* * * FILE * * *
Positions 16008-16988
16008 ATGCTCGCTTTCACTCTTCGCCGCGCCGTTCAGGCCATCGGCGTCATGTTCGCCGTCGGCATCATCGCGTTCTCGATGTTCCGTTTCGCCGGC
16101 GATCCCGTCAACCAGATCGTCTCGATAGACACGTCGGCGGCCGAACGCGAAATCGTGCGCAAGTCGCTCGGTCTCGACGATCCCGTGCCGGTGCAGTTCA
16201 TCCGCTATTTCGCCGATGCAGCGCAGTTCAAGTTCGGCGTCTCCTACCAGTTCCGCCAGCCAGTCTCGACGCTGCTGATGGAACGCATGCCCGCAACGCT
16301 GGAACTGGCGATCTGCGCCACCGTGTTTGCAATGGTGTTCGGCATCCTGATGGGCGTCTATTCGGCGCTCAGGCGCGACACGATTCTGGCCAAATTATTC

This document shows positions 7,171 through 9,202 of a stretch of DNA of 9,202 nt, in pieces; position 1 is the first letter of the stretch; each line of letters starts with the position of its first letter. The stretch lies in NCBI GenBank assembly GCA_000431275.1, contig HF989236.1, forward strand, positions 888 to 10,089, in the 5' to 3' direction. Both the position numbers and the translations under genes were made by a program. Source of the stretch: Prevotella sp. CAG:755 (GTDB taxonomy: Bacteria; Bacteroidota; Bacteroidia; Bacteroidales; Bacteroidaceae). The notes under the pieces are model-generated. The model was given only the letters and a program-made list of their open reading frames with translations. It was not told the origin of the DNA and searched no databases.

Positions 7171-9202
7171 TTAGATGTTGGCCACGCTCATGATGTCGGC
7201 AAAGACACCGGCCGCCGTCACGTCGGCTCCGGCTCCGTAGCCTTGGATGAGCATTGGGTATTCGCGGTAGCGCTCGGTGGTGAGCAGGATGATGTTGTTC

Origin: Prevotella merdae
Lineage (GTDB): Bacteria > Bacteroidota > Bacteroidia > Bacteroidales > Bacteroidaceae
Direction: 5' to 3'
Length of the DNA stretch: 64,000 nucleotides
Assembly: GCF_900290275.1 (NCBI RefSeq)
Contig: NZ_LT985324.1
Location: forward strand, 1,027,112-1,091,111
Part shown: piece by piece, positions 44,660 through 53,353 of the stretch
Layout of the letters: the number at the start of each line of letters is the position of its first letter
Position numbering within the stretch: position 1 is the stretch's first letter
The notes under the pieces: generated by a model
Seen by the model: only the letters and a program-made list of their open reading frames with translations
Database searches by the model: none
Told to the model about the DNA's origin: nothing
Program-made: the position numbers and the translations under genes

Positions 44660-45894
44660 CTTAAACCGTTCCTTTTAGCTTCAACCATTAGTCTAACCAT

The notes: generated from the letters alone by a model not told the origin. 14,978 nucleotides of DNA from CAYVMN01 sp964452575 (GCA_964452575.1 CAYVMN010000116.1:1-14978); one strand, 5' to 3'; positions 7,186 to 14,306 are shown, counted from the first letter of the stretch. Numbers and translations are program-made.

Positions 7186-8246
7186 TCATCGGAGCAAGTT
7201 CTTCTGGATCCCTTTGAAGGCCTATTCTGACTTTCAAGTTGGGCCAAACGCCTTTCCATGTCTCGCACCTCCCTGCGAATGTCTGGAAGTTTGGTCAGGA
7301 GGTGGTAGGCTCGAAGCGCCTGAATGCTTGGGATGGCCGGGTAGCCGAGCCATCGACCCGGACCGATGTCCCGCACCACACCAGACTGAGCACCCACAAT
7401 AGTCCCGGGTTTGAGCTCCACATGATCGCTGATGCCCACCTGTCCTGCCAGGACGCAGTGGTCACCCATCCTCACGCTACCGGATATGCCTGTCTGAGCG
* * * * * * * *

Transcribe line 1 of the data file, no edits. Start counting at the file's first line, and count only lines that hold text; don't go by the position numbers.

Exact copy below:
Positions 16008-16988